A focus on fungicide resistance

Focus on Disease Control - Resistance Management

Plant pathologist Janna Beckerman shares what growers need to know about the growing problem of fungicide resistance.

January 24, 2020

Beckerman among greenhouse orchids
Photo courtesy of Janna Beckerman

In 2005, right after Janna Beckerman accepted a position as an extension plant pathologist and botany professor at Purdue University, a group of apple growers contacted her about fungicide resistance. In the process of researching failing fungicides in apple trees, Beckerman became fascinated with the topic of fungicide resistance and dedicated her career to studying the issue.

Beckerman talked with Greenhouse Management about the problems with fungicide resistance, the latest research and what can be done in the greenhouse — and in the field — to help.

Greenhouse Management: What do we know now that we didn’t know when you started researching fungicide resistance?

Janna Beckerman: When I started, I don’t think we understood how much fungicide resistance was out there in the orchard because it is such a heavily chemically managed crop. Not only didn’t we understand how much fungicide resistance there was, we didn’t know that we were going to have to change our management options because we were running out of fungicides. At the same time, some of the disease-resistant genes that were discovered in the early 1900s were failing.

GM: Why is your research important to greenhouse growers?

JB: In the greenhouse, just like in an orchard, when you apply a fungicide repeatedly without [rotating chemicals] and you fail to perform good cultural controls and maintain proper environmental conditions and good sanitation, you will drive fungicide resistance.

We’ve done trials in the greenhouse [at Purdue University] to look at how well fungicides work and to see if there is fungicide resistance. Here in Indiana, we haven’t seen fungicide resistance like some of the bigger greenhouse bedding plant-producing states where they are working with larger populations and the plants are more intensely managed. But some of the resistances that we have seen in the greenhouse are Pythium aphanidermatum [a soil-borne pathogen that causes root and stem rots and damping off], Phytophthora nicotianae [a fungus that causes root, crows and fruit rot and leaf and stem infections] and Botrytis [a gray mold].

GM: How does this research translate to the field?

JB: I deal with a lot of landscapers and greenhouse growers who have applied fungicides and not had the level of control that they once did. It’s starting to be a problem with downy mildew on impatiens. Certain varieties [of impatiens] that were supposed to be resistant to downy mildew have become tolerant. Once we have fungicide resistance, it is a hard problem to solve.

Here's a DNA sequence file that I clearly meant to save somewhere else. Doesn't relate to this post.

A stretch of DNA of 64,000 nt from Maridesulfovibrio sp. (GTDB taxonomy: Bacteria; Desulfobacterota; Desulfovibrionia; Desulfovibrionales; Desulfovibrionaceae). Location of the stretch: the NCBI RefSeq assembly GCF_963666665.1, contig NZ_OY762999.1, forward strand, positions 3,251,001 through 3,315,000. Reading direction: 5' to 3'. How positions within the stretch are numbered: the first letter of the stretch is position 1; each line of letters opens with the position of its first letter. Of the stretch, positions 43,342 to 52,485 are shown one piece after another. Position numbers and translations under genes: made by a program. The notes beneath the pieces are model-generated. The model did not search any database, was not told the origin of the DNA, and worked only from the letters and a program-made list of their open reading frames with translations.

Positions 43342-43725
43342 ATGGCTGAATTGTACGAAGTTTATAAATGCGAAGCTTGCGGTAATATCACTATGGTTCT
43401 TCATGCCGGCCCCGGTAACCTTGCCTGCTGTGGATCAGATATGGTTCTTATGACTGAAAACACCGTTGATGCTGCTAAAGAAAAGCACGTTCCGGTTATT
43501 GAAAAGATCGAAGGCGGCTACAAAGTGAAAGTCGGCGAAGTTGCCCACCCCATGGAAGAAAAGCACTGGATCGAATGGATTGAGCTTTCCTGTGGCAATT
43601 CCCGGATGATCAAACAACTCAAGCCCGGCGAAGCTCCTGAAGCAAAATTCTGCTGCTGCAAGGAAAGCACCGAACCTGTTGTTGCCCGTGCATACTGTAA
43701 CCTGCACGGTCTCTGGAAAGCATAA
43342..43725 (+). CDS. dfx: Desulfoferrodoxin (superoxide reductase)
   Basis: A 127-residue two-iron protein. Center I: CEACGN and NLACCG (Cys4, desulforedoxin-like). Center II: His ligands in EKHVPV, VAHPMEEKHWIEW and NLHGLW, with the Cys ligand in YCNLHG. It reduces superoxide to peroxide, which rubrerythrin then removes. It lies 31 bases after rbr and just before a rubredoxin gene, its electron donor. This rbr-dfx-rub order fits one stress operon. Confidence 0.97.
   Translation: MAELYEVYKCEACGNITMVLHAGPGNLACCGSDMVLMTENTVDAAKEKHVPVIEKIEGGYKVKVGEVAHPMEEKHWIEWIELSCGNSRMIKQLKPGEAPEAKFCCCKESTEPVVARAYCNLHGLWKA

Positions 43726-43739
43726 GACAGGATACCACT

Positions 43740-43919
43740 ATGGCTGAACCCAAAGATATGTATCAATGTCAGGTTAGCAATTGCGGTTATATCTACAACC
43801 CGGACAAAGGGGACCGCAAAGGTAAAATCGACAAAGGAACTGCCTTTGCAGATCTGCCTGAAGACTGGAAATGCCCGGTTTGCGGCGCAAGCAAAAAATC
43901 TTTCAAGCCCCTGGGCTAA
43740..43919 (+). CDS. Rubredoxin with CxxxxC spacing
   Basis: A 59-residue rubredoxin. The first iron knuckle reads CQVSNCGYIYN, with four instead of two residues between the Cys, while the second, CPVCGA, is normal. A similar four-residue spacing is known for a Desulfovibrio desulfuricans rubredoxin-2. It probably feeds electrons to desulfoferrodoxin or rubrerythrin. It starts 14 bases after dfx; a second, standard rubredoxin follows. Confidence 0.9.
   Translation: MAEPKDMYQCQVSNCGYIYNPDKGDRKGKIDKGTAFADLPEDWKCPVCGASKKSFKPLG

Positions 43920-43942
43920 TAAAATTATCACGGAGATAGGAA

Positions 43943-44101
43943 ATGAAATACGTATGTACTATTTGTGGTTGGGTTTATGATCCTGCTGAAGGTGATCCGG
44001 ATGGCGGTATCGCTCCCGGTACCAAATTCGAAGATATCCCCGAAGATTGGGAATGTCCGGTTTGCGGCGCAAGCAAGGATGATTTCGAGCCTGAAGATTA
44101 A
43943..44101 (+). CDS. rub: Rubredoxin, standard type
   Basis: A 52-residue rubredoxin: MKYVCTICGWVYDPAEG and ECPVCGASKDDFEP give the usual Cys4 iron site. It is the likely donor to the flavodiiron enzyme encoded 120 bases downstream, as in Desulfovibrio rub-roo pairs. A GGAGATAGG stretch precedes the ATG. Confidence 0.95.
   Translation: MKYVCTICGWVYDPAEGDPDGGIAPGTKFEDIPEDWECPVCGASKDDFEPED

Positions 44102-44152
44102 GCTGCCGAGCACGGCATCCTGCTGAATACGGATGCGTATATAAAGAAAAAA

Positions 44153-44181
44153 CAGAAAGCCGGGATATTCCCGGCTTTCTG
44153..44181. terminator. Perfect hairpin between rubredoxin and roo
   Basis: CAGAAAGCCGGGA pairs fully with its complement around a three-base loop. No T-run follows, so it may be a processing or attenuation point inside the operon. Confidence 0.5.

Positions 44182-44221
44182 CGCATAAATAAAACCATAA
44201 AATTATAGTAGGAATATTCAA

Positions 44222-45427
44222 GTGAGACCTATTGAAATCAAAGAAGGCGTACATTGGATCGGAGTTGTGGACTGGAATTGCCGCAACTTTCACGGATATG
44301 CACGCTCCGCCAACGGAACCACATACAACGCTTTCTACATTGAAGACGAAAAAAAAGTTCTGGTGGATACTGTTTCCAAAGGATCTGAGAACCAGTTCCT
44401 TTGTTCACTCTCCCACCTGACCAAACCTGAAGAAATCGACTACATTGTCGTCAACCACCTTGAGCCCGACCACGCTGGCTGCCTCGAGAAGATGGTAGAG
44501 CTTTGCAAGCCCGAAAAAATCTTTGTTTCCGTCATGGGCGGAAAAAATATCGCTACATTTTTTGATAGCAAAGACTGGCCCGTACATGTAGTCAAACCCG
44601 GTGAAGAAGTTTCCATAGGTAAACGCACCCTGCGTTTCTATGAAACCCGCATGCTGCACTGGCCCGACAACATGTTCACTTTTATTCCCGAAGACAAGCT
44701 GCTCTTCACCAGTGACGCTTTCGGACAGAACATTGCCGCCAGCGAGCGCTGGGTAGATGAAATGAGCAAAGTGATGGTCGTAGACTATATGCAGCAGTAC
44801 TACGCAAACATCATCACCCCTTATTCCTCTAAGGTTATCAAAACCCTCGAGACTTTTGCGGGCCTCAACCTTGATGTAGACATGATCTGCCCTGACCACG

Janna Beckerman
Photo courtesy of Janna Beckerman

GM: How can growers start to address fungicide resistance in the greenhouse?

JB: From a scientific perspective, not an economic perspective and not a greenhouse grower perspective … we should probably put a moratorium on plain old Impatiens walleriana. I say that because is it’s just so susceptible and it can generate such huge numbers of spores that it makes controlling the disease with fungicides all but impossible.

The middle ground would be instead of eliminating Impatiens walleriana, limiting the number of cutting-propagated impatiens and maybe going with seed and accept the fact that, yes, there will be more variability, but it’s the price you pay for less susceptibility. Using more of the disease-resistant impatiens like SunPatiens or even New Guinea impatiens [is beneficial].

GM: What role does extension play in addressing fungicide resistance?

JB: Extension provides impartial research-based information to help growers face business challenges. I have worked with growers figuring out how to fix the underlying water problems so their fungicides were more effective and helped growers develop better sanitation programs to reduce the number of infected plants and not propagate them to clean up their stock. In addition to the consulting piece, I also do research in [the onsite greenhouse at Purdue University], write newsletters to inform people that there’s new fungicides on the market, and we’ve even developed an app that growers can use to help their seasonal workers identify issues with their stock.

GM: What advice do you have for growers who are struggling with fungicide resistance issues in their greenhouses?

JB: When we’re working with something that is purportedly disease-resistant, it is not immune and you still have to manage for disease, otherwise you will eventually evolve a population that can infect your resistant variety. You have to rotate your chemicals and make sure to rotate with different modes of action so that if you are dealing with fungicide resistance, you’re hitting it with something that will kill it.

You really want to have a strong cultural foundation, too, making sure that you’re working with healthy plants, putting them through proper quarantine, using good sanitation, good watering practices, good fertilization practices and making sure you have the right media for the right plant. It isn’t a one-size-fits-all and that’s the same with fungicides; there are no solutions, there are only trade-offs, and doing the right thing usually means you’re going to have to put a lot more work into it.

The author spent a decade working for a greenhouse grower before becoming a freelance journalist.